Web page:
Iraq’s fugitive Vice-President Tariq Al Hashemi has been sentenced to death on charges of terrorism. In the light of regional events that influence the country, including the Syrian crisis, and the vested interests of some parties to create sectarian strife in the Arab world, there seems to be further instability in Iraq.
In the wake of thes developments, Turkish Prime Minister Recep Tayyip Erdogan made an earnest request that Al Hashemi not be extradited to Baghdad, adding that his friendship with Al Hashemi was 10 years old; he also praised Al Hashemi’s actions.
Iraqi President Jalal Talabani expressed regret over the verdict against Al Hashemi, saying that the latter still officially served as vice-president. At the same time, he warned that this verdict complicated efforts to achieve national reconciliation.
Talabani said that he continues to hold direct talks in the hope of arranging a comprehensive national meeting, which aims to resolve differences and to reach mutually acceptable solutions to various problems, including the issue of Al Hashemi.
Also, Masoud Barzani, President of the Kurdistan region, feels that Al Hashemi’s sentencing to death in absentia will only exacerbate the crisis that has plagued Iraq, possibly even create a bitter sectarian conflict. He called on all parties to find a wise solution to the problem and avoid the temptation of settling scores.
The Kurdish opposition condemning Al Hashemi stems from its struggle with Prime Minister Nouri Al Maliki on several issues — most notably the oil contracts signed by Kurdistan without the approval of the central government in Baghdad. Recently contracts have also been signed with Turkey.
The dispute over oil rights is not the only issue between Kurdistan and Baghdad. Turkey’s involvement in Iraq reached its peak after its Foreign Minister Ahmet Davutoglu’s unprecedented visit to Kirkuk, which Baghdad claimed, violated Iraq’s sovereignty. The Iraqis insist Kirkuk is part of their Arab history while the Kurds claim the region as their own.
The recent serial bombings and shootings orchestrated in Iraq by Al Qaida have killed more than 90 civilians and injured 400 others. The attacks were in retaliation to the allegations against Al Hashemi of torturing prisoners in government jails and his many attempts to distort justice.
These charges are based on suspicions that he was involved in the funding of terrorist groups in Iraq. Al Hashemi is said to have been involved in the implementation of 150 armed operations, including car bombings and rocket fires targeting Iraqi and Iranian visitors, senior officers and members of the House of Representatives.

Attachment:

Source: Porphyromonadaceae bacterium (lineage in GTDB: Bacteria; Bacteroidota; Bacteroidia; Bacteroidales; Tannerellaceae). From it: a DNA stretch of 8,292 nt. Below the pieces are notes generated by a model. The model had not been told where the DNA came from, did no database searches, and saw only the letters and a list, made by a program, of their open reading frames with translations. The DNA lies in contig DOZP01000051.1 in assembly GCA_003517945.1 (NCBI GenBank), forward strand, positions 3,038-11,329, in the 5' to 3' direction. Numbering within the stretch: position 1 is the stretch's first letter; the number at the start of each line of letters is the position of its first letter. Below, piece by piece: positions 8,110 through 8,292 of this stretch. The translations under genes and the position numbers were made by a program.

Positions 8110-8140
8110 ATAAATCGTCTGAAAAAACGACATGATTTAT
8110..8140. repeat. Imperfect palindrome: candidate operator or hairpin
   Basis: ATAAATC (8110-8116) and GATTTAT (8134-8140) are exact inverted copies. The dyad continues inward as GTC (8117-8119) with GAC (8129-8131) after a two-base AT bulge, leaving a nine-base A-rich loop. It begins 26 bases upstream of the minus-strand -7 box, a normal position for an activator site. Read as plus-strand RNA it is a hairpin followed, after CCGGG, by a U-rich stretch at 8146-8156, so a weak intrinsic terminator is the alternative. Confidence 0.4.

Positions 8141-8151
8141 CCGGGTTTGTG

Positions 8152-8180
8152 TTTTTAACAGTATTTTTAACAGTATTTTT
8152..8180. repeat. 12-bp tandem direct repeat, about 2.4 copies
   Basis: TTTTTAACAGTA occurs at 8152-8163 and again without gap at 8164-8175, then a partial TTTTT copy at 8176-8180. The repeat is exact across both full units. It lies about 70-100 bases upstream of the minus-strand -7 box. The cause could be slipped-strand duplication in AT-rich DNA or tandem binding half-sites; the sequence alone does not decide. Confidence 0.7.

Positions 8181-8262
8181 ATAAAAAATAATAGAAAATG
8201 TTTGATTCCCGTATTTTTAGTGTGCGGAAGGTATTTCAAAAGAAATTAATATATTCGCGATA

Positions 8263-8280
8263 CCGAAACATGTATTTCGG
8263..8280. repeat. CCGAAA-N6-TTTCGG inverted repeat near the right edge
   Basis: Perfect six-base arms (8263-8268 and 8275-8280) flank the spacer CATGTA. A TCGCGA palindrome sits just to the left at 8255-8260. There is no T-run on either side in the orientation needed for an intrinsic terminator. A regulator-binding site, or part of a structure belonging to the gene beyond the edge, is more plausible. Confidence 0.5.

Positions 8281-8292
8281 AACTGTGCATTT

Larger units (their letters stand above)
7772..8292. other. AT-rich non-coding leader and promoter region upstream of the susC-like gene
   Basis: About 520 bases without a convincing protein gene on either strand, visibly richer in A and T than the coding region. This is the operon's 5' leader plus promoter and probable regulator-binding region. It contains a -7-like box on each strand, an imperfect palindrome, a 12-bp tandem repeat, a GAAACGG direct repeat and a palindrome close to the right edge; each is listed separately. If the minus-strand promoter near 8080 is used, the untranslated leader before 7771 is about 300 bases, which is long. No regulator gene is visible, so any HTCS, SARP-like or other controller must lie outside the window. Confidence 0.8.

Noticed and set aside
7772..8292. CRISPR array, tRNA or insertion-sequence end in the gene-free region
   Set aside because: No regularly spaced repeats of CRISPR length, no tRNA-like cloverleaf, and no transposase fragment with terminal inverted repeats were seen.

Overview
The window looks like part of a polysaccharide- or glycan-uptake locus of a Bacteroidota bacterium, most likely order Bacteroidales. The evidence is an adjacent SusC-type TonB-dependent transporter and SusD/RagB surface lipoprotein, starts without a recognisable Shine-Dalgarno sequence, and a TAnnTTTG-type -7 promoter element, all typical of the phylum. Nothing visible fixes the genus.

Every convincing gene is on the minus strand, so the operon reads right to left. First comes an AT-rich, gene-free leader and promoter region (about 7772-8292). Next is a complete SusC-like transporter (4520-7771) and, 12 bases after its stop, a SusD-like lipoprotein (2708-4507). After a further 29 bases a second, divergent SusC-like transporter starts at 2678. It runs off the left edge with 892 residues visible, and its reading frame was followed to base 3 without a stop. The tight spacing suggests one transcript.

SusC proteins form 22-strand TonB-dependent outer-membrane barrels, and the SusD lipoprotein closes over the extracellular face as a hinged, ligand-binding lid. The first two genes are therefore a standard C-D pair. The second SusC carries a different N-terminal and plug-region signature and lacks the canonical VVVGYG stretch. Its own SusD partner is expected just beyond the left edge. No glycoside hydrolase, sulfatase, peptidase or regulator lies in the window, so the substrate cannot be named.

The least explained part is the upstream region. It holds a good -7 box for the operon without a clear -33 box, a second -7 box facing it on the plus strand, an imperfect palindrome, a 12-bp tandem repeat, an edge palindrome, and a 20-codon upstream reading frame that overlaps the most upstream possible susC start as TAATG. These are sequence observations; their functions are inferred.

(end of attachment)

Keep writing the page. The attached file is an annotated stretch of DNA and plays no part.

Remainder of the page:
Internationally, the US expressed concern about the escalating violence in Iraq, and called upon politicians to try to resolve their differences within the framework of the law.
The Iraqi crisis with regard to Al Hashemi highlights an imbalance of power within and outside Iraq since the withdrawal of US forces. It is said that this act is political vendetta orchestrated by Al Maliki as a means of removing political opponents starting with Eyad Allawi and Al Hashemi as a means of guaranteeing his survival as prime minister.
Furthermore, differences between Al Maliki and Al Hashemi have also increased since America’s withdrawal from Iraq. Al Hashemi has been accused of being involved in bombings, assassinations and other attacks. His own bodyguards have testified against him. The series of events that took place between 2005 and 2011 indicate that his actions were not isolated, but were a part of a political strategy aimed at Al Maliki’s opponents in Iraq. Since then, Al Maliki has also ordered the dismissal of the deputy leader in the cabinet Dr Saleh Al Mutlaq. So two of the five leaders on Al Maliki’s list of threat have been removed.
Al Maliki already has files prepared for Rafie Al Issawi, the Minister of Finance; Dr Salman Al Jumaili, head of the parliamentary bloc, among others.
But other Iraqi forces are pursuing different agendas; one party has conveyed to Al Maliki’s coalition that he must reach a peaceful settlement that keeps them at the head of the government or else they will abandon him.
International forces, predominantly the US and Iran, hope to prevent the Iraq crisis from turning chaotic thereby threatening everyone’s interests. The disagreements between Al Maliki and Al Hashemi are rather deep-rooted. There have been many differences in views since the Al Maliki government first came to power. Hostility increased further with the second term, due to the contrasting outlooks on Al Hashemi’s random arrests and mismanagement of security. There was much criticism over these acts as most victims deemed innocent were locked up in secret prisons.
The severity of the crisis increased after the Iraqi government’s interference in the recent Iranian elections — leading to protests in Iraq. Al Maliki claims that the protesters belonged to Saddam Hussain’s Baath party and Al Qaida-affiliated oragnisations, blaming Al Hashemi for instigating the entire stunt.
Dr Shakir Noori is an Iraqi writer and journalist based in Dubai.